Bishop N. T. Wright is perhaps the best source to better understand what Paul means by the term “the righteousness of God.” In his commentary on Romans in the New Interpreter’ Bible (Abingdon, 2002) Wright essentially says that the entire letter to the Romans is intended to explain this term. In essence, the term encompasses God’s covenant faithfulness, God’s plan for the salvation of all true believers, starting with His covenant promises made to certain individuals and the selection of the nation Israel through which these promises would be executed, His coming to earth in human form to pay the penalty for all sin, and the explanations by Jesus and the apostles that salvation is based on true faith in God and His Son, reiterated by Paul. Through this plan, God is able to condemn all sin in a manner that is loving and just. When we “become the righteousness of God.” we become beneficiaries of this eternal plan. We don’t actually become righteous, but God treats us a though we are, just as he treated His Son as though He were a sinner. Lenski had previously expressed similar thoughts. Here is a short excerpt:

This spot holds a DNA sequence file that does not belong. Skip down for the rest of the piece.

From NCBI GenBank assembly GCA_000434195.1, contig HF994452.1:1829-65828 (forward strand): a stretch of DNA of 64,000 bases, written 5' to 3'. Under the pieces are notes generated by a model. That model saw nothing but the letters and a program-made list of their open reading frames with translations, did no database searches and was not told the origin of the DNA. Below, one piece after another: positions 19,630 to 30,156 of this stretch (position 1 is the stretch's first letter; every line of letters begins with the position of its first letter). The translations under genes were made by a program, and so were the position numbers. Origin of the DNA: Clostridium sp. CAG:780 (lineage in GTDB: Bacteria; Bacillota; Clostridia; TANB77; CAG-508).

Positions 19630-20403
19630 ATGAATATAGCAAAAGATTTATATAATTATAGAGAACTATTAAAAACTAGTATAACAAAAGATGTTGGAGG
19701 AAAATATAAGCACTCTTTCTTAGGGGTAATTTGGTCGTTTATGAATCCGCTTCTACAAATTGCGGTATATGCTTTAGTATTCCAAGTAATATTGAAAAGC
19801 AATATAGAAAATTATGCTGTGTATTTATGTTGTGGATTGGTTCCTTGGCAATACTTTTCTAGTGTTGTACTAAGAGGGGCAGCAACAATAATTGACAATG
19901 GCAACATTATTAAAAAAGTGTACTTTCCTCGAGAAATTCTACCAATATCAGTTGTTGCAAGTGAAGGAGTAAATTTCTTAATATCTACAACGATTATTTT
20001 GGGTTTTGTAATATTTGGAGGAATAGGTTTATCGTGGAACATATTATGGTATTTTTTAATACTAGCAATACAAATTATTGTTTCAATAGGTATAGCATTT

Now the astounding thing is that this sinless One God “made sin for us.” “Sin” is to be taken in the same comprehensive sense. God did not make him “a sinner.” God did less, and he did more. God left Jesus as sinless as he was. The idea of God making anyone a sinner, to say nothing of his own Son, is unthinkable. God did something else entirely: he laid on him the iniquity of us all (Isa. 53:6) so that he bore our sins in his own body on the tree (1 Pet. 2:24), so that he was made a curse for us (Gal. 3:13, ὑπέρ, “in our stead”), so that he died for all (v. 14, 15, again ὑπέρ, “instead of all”). God made Christ sin ὑπὲρ ἡμῶν by charging all that is “sin” in us against him, by letting him bear all this burden with all its guilt and penalty “in our stead” in order to deliver us. It sounds incredible that God should have done this with his own sinless Son. Because it is so astounding Paul puts it in this astounding way. But it is fact, God did this.(Lenski, R. C. H. (1963).The interpretation of St. Paul’s First and Second epistle to the Corinthians (pp. 1051–1055). Minneapolis, MN: Augsburg Publishing House.)